Audio Mixer: Jeff Hill .
Liner Note Author: Teddy Thompson .
Recording information: Chez Cellum; Famous Times Recording; Grand Street Recording; The Stable; The Velveteen Laboratory; Trellis Sound; Wombat Recording Company.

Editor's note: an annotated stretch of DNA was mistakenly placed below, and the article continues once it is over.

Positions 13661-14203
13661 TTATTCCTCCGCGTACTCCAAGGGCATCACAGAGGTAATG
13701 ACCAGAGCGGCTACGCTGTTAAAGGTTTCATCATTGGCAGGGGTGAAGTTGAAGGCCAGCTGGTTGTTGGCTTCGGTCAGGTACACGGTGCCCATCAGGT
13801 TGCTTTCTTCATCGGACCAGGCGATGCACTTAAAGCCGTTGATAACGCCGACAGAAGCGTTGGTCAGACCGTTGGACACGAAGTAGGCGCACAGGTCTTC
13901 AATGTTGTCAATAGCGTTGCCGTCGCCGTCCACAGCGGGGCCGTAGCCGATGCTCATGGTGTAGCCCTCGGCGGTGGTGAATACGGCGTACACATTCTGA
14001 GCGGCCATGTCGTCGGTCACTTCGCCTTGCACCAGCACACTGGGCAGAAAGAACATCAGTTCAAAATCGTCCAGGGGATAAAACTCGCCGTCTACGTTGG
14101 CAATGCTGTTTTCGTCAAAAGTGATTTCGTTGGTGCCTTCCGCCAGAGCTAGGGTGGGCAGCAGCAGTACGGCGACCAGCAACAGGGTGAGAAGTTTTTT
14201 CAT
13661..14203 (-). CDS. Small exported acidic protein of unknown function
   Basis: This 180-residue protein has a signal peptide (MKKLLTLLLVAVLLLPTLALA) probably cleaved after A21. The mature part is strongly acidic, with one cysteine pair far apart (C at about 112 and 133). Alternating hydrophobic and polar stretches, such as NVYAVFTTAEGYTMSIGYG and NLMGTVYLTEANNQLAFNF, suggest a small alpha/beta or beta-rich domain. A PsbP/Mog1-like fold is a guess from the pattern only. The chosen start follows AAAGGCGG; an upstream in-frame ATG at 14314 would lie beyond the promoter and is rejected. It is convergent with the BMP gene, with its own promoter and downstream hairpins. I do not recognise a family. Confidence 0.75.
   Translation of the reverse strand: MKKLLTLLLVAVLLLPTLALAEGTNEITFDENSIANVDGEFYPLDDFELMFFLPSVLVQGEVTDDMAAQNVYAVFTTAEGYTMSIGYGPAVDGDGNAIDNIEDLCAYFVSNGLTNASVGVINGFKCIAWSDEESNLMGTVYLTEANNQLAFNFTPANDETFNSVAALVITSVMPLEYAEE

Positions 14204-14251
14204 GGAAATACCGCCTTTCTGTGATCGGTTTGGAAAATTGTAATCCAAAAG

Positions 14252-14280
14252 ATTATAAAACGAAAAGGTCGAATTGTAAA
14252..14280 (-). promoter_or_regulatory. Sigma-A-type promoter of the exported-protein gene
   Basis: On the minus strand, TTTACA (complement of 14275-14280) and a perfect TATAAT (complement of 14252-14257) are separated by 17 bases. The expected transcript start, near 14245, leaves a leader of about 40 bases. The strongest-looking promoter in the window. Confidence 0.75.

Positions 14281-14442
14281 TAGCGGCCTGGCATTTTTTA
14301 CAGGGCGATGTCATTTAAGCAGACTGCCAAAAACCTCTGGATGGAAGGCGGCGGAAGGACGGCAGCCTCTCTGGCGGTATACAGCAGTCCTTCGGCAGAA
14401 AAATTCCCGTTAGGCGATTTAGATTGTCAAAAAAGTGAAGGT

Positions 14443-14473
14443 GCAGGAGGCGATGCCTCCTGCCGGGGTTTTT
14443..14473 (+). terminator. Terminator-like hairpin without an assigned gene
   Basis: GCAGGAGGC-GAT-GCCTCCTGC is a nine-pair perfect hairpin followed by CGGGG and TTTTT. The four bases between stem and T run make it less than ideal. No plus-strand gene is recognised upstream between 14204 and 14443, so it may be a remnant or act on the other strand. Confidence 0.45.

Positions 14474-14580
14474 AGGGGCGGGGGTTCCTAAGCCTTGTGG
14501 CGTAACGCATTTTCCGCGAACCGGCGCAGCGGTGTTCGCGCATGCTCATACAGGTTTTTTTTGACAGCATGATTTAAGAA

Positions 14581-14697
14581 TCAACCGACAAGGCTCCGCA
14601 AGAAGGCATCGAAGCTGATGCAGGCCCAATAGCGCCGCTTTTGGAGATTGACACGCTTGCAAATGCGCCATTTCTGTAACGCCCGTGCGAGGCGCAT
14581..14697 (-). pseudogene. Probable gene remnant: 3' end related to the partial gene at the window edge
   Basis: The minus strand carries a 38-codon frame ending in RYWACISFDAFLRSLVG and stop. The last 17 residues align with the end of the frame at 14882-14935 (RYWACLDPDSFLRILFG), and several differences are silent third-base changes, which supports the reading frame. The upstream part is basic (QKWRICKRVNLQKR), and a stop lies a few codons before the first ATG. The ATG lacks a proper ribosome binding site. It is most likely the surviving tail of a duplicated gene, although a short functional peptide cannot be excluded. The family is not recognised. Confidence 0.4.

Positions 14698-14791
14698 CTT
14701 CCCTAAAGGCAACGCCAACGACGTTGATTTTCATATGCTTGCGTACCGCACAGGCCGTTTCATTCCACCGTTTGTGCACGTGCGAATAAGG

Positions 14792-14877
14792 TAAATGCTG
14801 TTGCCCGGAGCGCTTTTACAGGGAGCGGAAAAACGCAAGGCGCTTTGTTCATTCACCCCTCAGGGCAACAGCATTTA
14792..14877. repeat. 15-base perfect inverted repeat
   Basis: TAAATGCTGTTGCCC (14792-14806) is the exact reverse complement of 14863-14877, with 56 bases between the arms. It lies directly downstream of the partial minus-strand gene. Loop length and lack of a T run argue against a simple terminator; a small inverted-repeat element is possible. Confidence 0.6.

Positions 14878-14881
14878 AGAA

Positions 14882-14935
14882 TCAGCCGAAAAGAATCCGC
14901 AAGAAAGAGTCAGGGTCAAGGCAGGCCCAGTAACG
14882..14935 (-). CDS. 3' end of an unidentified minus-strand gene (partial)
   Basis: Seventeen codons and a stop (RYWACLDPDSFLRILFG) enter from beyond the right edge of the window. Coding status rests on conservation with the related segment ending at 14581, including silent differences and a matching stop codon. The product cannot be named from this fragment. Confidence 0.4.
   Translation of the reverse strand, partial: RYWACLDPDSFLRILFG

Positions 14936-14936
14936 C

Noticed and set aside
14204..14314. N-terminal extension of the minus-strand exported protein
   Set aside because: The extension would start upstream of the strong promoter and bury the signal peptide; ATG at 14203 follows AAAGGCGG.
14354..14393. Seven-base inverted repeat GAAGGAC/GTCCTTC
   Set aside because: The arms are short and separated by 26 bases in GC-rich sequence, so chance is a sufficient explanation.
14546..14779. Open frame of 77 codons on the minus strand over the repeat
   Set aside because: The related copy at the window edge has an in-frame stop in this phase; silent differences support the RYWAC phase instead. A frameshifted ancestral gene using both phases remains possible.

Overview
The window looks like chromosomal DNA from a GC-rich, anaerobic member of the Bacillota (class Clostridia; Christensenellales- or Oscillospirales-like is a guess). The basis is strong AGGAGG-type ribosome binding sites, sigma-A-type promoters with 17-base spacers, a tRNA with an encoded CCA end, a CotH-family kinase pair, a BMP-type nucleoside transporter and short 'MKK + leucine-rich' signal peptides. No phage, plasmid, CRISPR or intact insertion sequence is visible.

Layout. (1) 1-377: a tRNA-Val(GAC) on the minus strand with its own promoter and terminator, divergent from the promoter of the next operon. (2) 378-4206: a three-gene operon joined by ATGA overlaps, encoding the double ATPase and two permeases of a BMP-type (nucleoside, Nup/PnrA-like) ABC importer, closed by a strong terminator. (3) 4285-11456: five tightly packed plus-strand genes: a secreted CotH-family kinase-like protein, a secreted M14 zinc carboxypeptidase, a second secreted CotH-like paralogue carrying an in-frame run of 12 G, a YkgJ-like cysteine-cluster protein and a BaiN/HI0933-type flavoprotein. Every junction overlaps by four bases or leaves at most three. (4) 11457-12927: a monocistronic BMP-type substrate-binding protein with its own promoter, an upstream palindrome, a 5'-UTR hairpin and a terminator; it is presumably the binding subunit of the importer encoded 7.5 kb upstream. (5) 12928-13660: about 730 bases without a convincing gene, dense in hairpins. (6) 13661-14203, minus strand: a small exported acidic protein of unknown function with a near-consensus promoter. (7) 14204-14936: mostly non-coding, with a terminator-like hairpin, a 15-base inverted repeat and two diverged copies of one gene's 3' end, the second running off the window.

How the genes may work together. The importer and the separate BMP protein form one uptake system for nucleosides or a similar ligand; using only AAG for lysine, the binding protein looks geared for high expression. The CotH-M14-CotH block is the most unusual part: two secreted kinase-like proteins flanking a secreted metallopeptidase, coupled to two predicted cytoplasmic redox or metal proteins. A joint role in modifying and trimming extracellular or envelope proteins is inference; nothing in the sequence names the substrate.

Having a celebrated family can be a blessing or a curse, which is something Teddy Thompson knows from experience. Teddy's father is the peerless guitarist and songwriter Richard Thompson, his mother Linda Thompson is one of the best respected singers in British folk-rock, and together they cut a handful of acclaimed albums that rank with the best singer/songwriter material of the '70s and early '80s. While Teddy has established himself as an impressive talent in his own right, it's hard to escape the long shadow of his parents' legacy, and rather than avoid it, he's embraced it by producing an album in which he collaborates with Richard, Linda, his sister Kami Thompson (a member of the Rails as well as a solo artist), his half-brother Jack Thompson, and nephew Zak Hobbs. Credited to the collective name Thompson and simply titled Family, the album opens with a song from Teddy in which he celebrates the accomplishments of his relations, and puzzles over where he fits into the picture: "Born to the manor, and never quite clamoring free." It's the one song on Family that most directly addresses the sometimes difficult bonds of family (especially sticky when your parents had a famously contentious divorce), something that otherwise only really pops up on Linda's song for her children, "Bonny Boys." On Family, Richard, Linda, Teddy, and Kami each contribute two original songs, and Jack and Zak each deliver one. While members of the extended family accompany one another (Kami's husband and Rails bandmate James Walbourne contributes guitar work), what's most fascinating about Family is the way the individual voices of these musicians complement one another, as Richard's dour but expressive "One Life at a Time" and "That's Enough" face off against the spare, bittersweet traditionalism of Linda's "Bonny Boys" and "Perhaps We Can Sleep," and the sharp, wordy wit of Teddy's "Right" and "Family" provide the yin to Kami's soulful yang on "Careful" and "I Long for Lonely." (Zak's "Root So Bitter" is a strong bit of upbeat acoustic folk, and Jack's "At the Feet of the Emperor" is a well-crafted but relatively disposable instrumental focusing on his bass work.) Under typical circumstances, a handful of songwriters asked to contribute to a collective project might not deliver their A-list material, but thankfully no one was willing to let the family down, and if this set of songs doesn't always boast thematic unity, Family holds together as these artists revel in the fierce emotional pull of their music, a bond that feels as strong as blood. If it doesn't always feel like the dream collaboration between these gifted relations, Family clearly demonstrates what makes them special, individually and collectively. ~ Mark Deming